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The saga of a sagacious solon

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ONCE UPON a time, a solon, an honorable title by and  in itself, had a compelling vision to rise to a higher perch in the political kingdom. So, he ran for the second highest office in the kingdom, but lost decidedly.

 Later, he rose to be the speaker of the House of lawmakers — solons, they are called for some reason. Of course, he earned that, partly by being a benefactor to his latter day benefactor. Like, paying forward. They call it foresight. Pragmatism is how politicians term it. More like quid pro quo, which oftentimes is essentially standing the golden rule on its head to power seekers and power brokers.

As speaker, it probably dawned on him, something like an epiphany, that the highest office in the kingdom is within reach, as long as your grasp exceeds it, or what’s heaven for, as the poet said.

By stroke of luck or fate, his benefactor offered a deal too hard to resist or refuse. He could have the speakership on a shared term basis with another favored solon.  He took the first half of the term, presumably in good faith.

Somewhere along the way, things change with a fork on the road. If there’s a fork on the road, a wag one time said, I’ll take it.

When the time for the other solon to begin his term  came as agreed upon,this first speaker thought he had the numbers to stop the other on his tracks.  Of course, he invoked love of country, loyalty to his benefactor and some other bunkum in ditching good faith to the deal.

In turned out, numbers can be rigged. The other solon gathered his cohorts in another place and another time to force the speaker out of the borrowed (stolen?) perch.

Still, the speaker did not budge an inch. He even called the coup pals in unsavory terms, obliquely, of course. Binaboy nila ang lehislatura, he described the gathering of political storm that soon would blow him away.

In George Orwell’s Animal Farm, it was the pigs that lorded it over other animals. A pig by the name of Napoleon was on top of the heap.  There was a Snowball, the strategist.  There was Squealer, the propagandist.

There was a commandment in the animal farm: All animals are equal but some animals are more equal than others.

The speaker’s House seem to resemble Orwell’s fiction too. Some politicians are more equal than others. The speaker probably thought he was of the more favored political kind.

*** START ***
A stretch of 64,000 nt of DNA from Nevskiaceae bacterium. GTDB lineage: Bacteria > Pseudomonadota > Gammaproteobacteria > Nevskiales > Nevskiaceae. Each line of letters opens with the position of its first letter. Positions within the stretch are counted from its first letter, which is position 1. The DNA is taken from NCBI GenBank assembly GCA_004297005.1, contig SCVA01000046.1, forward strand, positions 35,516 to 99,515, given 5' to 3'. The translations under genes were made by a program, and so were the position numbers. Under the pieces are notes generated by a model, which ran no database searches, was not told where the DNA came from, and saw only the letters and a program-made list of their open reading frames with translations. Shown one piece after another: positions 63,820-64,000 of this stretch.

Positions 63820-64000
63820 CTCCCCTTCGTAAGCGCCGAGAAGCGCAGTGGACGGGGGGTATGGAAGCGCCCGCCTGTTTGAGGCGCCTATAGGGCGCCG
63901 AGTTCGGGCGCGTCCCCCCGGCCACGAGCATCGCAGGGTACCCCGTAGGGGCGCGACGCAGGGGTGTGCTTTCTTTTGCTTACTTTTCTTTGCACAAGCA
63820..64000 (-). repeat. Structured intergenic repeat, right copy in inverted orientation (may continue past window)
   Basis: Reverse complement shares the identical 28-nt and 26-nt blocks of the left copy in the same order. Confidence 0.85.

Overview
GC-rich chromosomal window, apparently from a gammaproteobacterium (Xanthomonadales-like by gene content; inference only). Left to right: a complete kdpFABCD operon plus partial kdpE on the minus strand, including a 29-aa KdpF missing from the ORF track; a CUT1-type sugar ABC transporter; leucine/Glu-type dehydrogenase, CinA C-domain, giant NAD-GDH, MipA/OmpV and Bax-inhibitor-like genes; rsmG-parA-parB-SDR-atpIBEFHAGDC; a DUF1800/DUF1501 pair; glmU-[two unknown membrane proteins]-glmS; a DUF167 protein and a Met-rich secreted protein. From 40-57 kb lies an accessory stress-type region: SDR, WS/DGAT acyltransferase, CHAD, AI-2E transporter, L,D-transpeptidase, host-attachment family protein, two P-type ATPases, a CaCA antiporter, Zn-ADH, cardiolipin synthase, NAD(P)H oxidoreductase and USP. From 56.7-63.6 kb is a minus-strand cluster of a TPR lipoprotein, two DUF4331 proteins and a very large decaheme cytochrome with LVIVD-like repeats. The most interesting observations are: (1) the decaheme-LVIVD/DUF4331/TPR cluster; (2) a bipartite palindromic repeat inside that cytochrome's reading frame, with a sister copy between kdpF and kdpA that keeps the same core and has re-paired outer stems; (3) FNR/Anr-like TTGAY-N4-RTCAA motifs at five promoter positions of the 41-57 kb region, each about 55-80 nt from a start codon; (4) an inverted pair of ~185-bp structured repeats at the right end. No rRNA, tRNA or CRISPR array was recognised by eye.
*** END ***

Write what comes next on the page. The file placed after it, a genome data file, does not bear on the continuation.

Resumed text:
Between an irresistible force and an immovable object, something must give. Momentum versus inertia should result in change.  Eventually, the irresistible force won out and momentum displaced the stubborn object.

The speaker, seeing the handwritting on the wall, slunk away into a humiliated posture and, possibly into political oblivion.

At the end of Orwell’s novel, anyone who looked through the window of the house where the pigs and humans were having a party, it was already difficult to distinguish one from the other.

The speaker’s earlier description of the solons who pulled their knives out, figuratively speaking, to get him out of the way to install another more equal solon, should feel like reading Orwell’s book again.  In the meantime, his approval or trust rating is likely to go south as the public makes the distinction between a pigpen and a human house.

The moral of the story? Numbers don’t lie but people, especially politicians, do. If they’re lawyers, chances are the odds are higher as the stakes go up proportionally.

Perhaps, it’s time to revisit naming politicians who make laws, for better or for worse, solons. It’s an ongoing egregious insult to the Athenian lawmaker.

For the speaker, who’s probably licking his wounds and pondering about his future in the political kingdom, Solomon can be of help.

 The race is not to the swift, he said, nor the battle to the strong, nor bread to the wise nor riches to men of understanding nor favor to men of skill but time and chance happen to them all.

The speaker also knows from the sacred book that he loves to quote from,  falling and rising again is man’s destiny.

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